A few years ago when I was living in Virginia I was working for a small chain of 24/7 gyms one of those being almost an hour away from home. I was constantly in traffic and I started hating the commute. After a few months of growing this internal frustration, I started experiencing an increase in lower back pain even though I was doing the same amount of prehab/preventative work if not more to make up for the increase of sitting time. It was getting worse and worse to the point where I started to double my dose of Anti-inflammatories and OTC painkillers.

It was brutal for a while.

After a little over a year, I was moved to a closer location to my home and it felt like a weight was lifted off my chest. A few weeks later I noticed I was thinking less about my lower back and was experience a significant decrease in pain. Even when I was stuck in traffic getting home I never experienced the pain the way I was with the less ideal situation.

This experience launched me into the study of the mind and how it affects the way we experience pain and how the way we process thoughts and daily emotions have a direct impact on that pain.

I don’t believe in thinking your pain away but I do believe that you can learn to address life and your thoughts in a way that can dramatically reduce it if not take it away completely.

Today, what has become one of the most impactful tools I have learned to implement is expressive writing. I picked this up from an awesome book by Dr. David Hanscom call Back In Control. This is basically a form of writing that consists of you downloading every thought that comes to your head whether negative or positive on paper. Once you have nothing else to think, you immediately rip up the paper, throw it away and go about your day. I do this 2+ times a day depending on how the day is going. Once at night and once in the am and if the day has been intense ill do it mid day.

What this is doing is giving your brain a place to put all these thoughts. Instead of being stuck in your head trying to manage these emotions and thoughts, you get them out and give your brain and nervous system a chance to chill. In order for this to be effective, you have to follow a few rules.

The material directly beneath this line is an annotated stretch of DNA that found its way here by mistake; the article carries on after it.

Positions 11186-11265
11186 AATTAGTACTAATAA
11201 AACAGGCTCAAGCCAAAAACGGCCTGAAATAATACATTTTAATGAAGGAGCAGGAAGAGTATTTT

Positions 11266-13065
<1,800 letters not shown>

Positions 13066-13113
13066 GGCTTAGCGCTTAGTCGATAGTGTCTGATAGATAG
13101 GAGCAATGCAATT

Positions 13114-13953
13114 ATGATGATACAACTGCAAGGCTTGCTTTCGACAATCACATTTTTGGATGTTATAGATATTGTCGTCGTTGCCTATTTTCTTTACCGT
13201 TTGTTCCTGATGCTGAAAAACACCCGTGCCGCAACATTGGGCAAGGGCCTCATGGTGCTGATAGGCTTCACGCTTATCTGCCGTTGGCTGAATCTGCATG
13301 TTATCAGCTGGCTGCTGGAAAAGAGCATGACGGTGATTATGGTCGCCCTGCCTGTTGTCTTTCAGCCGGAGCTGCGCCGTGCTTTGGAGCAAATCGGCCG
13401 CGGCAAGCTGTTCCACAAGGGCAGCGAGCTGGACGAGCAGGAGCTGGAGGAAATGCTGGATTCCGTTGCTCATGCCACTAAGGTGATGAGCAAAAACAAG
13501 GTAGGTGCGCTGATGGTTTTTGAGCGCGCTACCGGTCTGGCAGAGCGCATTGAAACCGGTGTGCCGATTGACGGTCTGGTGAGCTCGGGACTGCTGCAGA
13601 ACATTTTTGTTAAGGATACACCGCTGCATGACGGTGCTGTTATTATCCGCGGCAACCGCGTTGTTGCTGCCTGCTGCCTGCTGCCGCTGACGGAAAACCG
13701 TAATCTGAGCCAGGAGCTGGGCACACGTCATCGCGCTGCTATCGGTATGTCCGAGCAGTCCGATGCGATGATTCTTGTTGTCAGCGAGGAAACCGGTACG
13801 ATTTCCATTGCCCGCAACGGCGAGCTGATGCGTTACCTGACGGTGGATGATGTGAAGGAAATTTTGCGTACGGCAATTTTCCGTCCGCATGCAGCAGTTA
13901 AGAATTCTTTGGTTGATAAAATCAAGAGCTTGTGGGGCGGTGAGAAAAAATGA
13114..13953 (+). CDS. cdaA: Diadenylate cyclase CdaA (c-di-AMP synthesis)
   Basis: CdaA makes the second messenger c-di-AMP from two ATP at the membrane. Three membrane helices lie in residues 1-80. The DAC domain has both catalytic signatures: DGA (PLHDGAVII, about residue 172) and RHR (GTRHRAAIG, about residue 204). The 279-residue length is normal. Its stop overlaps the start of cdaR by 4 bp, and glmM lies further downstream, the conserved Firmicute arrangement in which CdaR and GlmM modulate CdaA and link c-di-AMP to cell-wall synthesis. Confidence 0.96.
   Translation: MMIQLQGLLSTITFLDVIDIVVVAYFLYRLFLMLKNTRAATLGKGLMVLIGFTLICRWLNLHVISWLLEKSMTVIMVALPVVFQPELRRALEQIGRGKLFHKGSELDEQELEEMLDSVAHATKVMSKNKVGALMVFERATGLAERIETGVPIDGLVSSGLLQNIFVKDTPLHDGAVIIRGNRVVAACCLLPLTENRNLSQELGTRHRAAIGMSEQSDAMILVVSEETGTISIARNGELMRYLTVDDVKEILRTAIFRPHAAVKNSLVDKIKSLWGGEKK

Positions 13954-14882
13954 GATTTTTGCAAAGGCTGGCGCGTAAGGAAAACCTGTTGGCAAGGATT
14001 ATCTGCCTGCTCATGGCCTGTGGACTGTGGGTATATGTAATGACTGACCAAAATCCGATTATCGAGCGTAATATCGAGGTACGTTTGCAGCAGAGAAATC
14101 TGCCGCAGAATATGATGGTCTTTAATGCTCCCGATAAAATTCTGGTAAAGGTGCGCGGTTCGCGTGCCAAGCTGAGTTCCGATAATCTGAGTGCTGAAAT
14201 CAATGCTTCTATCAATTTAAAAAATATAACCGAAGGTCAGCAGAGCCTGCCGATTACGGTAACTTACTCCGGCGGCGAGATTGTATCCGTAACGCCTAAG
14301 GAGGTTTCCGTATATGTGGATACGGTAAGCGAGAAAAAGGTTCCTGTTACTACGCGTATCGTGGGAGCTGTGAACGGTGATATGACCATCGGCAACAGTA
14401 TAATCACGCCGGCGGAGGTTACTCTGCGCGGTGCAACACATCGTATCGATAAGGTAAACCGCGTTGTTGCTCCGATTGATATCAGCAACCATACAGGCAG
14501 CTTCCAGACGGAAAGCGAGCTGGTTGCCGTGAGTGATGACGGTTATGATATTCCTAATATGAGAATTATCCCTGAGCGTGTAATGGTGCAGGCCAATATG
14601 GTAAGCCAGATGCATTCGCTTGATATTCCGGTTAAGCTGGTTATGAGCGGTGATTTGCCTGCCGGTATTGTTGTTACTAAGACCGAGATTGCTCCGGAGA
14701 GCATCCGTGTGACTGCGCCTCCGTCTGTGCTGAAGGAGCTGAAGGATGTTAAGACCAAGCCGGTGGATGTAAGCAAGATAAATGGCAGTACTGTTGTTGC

I can’t count the number of times where I have driven an hour into work and not even remember 75% of the drive. Simply because I am constantly wrestling with my thoughts both positive and negative. Now after doing this practice every morning, my mind is clear. Even if I try, my negative or worry based thoughts will not stick and tend to fade. For so long this had directly affected my bodies ability to recover in all aspects of fitness and injury.

Quick Tip: Don’t get this confused with journalling. There is a difference between the two. Often times your journaling consists of highs and lows from the day, gratitude and goals. The expressive writing I am describing is a total and complete mind dump that looks like nothing like anything you have ever written to be reread.

(3) Allow your changes to consume you.

“I don’t want to have to constantly be thinking about my posture”

“I don’t want to constantly be thinking about what exercises I can or cannot do”

“I don’t want to have to change the way I walk, sit or stand. thats too much work”

“I don’t have the time to always be thinking about how I am moving, Why can’t you just fix it”

These are the people who want quick fixes they want the relief and the better feeling body but they have no desire to put in the work. They will give PT’s and Doctors thousands of dollars to push, pull and stretch their body thinking that 2-3 sessions a week will fix their problem.

I was this person at one point in my life.

Of course, I didn’t want the pain and limited lifestyle. I wanted to be like I was “before it all happened”. I wasted a lot of money and a lot of time hoping someone else could give me the answer.

A good place to start is the way you sit, stand, hinge and walk. These need to be what is constantly on your mind until they become so deeply ingrained in your brain and body that you no longer have to think about it. You just do it. Changing the way you have used your body your whole life is hard work and it takes time. A lot of time.

You don’t make it to the Olympics by playing in a Rec. league on weekends. You practice and put to work what you are learning every single day, week in and week out. How did you get so good at your job? By showing up every single day week in and week out. After a couple of years you could probably do it with your eyes closed.